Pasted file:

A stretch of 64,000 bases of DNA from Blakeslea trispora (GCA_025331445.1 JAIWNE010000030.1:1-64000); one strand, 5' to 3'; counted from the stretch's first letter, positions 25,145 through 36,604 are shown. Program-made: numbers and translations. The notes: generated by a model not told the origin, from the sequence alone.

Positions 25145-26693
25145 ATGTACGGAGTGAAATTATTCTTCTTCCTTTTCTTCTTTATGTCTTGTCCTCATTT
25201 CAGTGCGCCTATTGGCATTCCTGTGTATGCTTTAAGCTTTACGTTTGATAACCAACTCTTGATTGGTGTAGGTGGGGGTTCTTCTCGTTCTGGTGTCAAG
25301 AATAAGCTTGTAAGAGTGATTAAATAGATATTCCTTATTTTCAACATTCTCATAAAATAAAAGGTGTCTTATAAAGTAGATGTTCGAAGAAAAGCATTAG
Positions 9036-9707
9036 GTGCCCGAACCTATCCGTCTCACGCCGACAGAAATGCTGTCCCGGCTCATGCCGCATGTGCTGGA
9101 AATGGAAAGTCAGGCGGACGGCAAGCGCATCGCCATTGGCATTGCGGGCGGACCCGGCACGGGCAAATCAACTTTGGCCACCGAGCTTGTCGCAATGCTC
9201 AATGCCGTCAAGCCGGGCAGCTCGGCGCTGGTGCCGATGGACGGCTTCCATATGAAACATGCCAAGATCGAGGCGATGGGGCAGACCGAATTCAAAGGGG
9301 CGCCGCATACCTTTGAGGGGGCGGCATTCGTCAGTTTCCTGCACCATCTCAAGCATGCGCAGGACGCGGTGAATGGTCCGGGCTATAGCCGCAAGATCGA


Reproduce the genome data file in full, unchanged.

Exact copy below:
A stretch of 64,000 bases of DNA from Blakeslea trispora (GCA_025331445.1 JAIWNE010000030.1:1-64000); one strand, 5' to 3'; counted from the stretch's first letter, positions 25,145 through 36,604 are shown. Program-made: numbers and translations. The notes: generated by a model not told the origin, from the sequence alone.

Positions 25145-26693
25145 ATGTACGGAGTGAAATTATTCTTCTTCCTTTTCTTCTTTATGTCTTGTCCTCATTT
25201 CAGTGCGCCTATTGGCATTCCTGTGTATGCTTTAAGCTTTACGTTTGATAACCAACTCTTGATTGGTGTAGGTGGGGGTTCTTCTCGTTCTGGTGTCAAG
25301 AATAAGCTTGTAAGAGTGATTAAATAGATATTCCTTATTTTCAACATTCTCATAAAATAAAAGGTGTCTTATAAAGTAGATGTTCGAAGAAAAGCATTAG
Positions 9036-9707
9036 GTGCCCGAACCTATCCGTCTCACGCCGACAGAAATGCTGTCCCGGCTCATGCCGCATGTGCTGGA
9101 AATGGAAAGTCAGGCGGACGGCAAGCGCATCGCCATTGGCATTGCGGGCGGACCCGGCACGGGCAAATCAACTTTGGCCACCGAGCTTGTCGCAATGCTC
9201 AATGCCGTCAAGCCGGGCAGCTCGGCGCTGGTGCCGATGGACGGCTTCCATATGAAACATGCCAAGATCGAGGCGATGGGGCAGACCGAATTCAAAGGGG
9301 CGCCGCATACCTTTGAGGGGGCGGCATTCGTCAGTTTCCTGCACCATCTCAAGCATGCGCAGGACGCGGTGAATGGTCCGGGCTATAGCCGCAAGATCGA